Salade Lyonnaise is a classic French salad of frisée with lardons, poached egg and warm vinaigrette that incorporates some of the bacon fat from cooking the lardons. In the salad photographed here, escarole subs in for the frisée, because sometimes in winter you've got to use what you've got. We think frisée, escarole, and chicory, or all three together, work beautifully in Lyonnaise salad. This salad makes terrific bistro-style luncheon fare, and I dream about it regularly.
Chicory, frisee, or escarole — or a combination — all make great choices for the greens in this salad.
What the heck are lardons?
Lardons are bacon, my friend. Thick, beautiful batons — little sticks — of bacon. Technically they should be cut from slab bacon, so if you like, buy eight ounces of slab bacon and slice the lardons yourself. We usually just fake it 'til we make it as the recipe indicates below, subbing in our favorite beautiful, thick, center-cut bacon. Either option works well.
The vinaigrette for salade Lyonnaise
For this recipe, you'll make the vinaigrette right in the bottom of the salad mixing bowl. That's a great little trick to take with you for future salads. You'll also whisk in two tablespoons of the bacon fat from cooking the lardons. That's a trick you don't necessarily want to use every day — but it's great here, and delightfully French.
- 8 slices (about 8 ounces) thick center-cut bacon
- 1 medium shallot, minced
- 2 tablespoons champagne vinegar
- 1 teaspoon Dijon mustard
- 2 tablespoons extra virgin olive oil
- 8 ounces frisée, escarole, chicory or a combination (see note)
- 2 tablespoons distilled white vinegar
- 4 very fresh eggs
- Fine sea salt and freshly ground black pepper
- Cut each slice of bacon crosswise into about eight pieces. (They'll shrink to bite-sized as they cook.) Protip: we like to cut them with kitchen shears rather than dirtying a cutting board.
- In a 10-inch frying pan, cook bacon, stirring frequently, until just crisp.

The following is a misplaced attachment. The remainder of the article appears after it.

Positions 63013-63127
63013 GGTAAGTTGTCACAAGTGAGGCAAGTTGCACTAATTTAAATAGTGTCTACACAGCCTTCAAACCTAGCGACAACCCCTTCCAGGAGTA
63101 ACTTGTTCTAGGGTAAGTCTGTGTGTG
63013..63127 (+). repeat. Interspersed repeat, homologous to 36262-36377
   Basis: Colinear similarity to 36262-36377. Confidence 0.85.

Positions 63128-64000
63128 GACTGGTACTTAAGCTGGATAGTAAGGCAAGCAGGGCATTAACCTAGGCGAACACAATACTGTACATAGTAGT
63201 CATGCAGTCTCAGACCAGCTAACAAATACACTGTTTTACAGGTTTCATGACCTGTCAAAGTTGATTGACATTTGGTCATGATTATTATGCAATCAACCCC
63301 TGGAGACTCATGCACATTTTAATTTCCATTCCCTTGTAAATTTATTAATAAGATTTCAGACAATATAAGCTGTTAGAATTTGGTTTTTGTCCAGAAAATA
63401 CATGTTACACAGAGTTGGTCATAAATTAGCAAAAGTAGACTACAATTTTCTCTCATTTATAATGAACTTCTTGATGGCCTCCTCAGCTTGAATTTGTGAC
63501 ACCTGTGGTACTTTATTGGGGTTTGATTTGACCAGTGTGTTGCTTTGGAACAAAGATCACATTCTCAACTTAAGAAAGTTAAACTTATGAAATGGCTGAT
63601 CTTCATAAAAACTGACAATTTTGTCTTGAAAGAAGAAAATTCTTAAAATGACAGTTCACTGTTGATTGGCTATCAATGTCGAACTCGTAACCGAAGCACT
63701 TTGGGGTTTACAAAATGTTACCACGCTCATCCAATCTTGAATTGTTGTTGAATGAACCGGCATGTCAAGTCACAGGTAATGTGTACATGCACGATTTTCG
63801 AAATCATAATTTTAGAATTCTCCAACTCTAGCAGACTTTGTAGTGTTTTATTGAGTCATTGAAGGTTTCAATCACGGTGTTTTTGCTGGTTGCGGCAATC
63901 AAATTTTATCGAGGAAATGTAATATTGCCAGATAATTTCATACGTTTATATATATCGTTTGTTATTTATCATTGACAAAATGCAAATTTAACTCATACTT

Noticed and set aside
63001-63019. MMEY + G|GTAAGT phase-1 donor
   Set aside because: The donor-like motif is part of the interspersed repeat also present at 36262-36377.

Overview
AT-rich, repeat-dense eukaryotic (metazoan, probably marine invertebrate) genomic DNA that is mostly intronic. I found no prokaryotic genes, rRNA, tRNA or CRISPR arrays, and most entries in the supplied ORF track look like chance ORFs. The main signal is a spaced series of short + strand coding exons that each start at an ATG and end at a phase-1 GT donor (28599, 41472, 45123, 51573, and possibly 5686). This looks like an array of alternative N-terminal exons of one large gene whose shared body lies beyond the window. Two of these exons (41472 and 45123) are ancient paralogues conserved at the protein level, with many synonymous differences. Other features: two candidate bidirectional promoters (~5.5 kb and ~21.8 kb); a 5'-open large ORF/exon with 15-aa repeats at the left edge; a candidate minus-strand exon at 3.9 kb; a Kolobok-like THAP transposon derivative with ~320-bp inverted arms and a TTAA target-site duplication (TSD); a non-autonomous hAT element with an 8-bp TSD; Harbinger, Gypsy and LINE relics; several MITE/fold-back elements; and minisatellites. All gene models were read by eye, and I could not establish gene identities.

- While the bacon cooks, make the dressing in the bottom of a large mixing bowl. Whisk together the minced shallot, mustard, a big pinch of fine sea salt, and the olive oil.
- When bacon is cooked, drain on paper towels. Whisk two tablespoons of the hot bacon fat into the dressing and discard the rest.
- To poach the eggs, fill a wide sauté pan halfway with water. (A pan like this is ideal.) Add vinegar and bring water to a brisk simmer, then reduce heat so the water is virtually still. Crack each egg into a small bowl and tip carefully into the water, submerging the bowl a bit as you pour. I like to add the eggs in a clockwise circle starting near the handle so I remember in which order to remove them for even cooking. Cook undisturbed for four minutes, until whites are set and yolks are runny. Remove eggs from pan with a strainer spoon (something like this). Gently place eggs on a paper towel-lined plate and dab the tops to remove excess water. Cut away any scraggly whites if you like.
- Tear the greens into bite-sized pieces, add to mixing bowl, and toss to coat with dressing.
- Divide greens among four plates, top each with a poached egg, and sprinkle with some of the bacon. Serve immediately.
Frisée is the traditional green for salade Lyonnaise, but we enjoy it equally with whichever of these gently bitter winter greens we can get our hands on.
Amount Per Serving: Calories: 315Total Fat: 27.2gCarbohydrates: 3.2gFiber: 1.3gProtein: 15g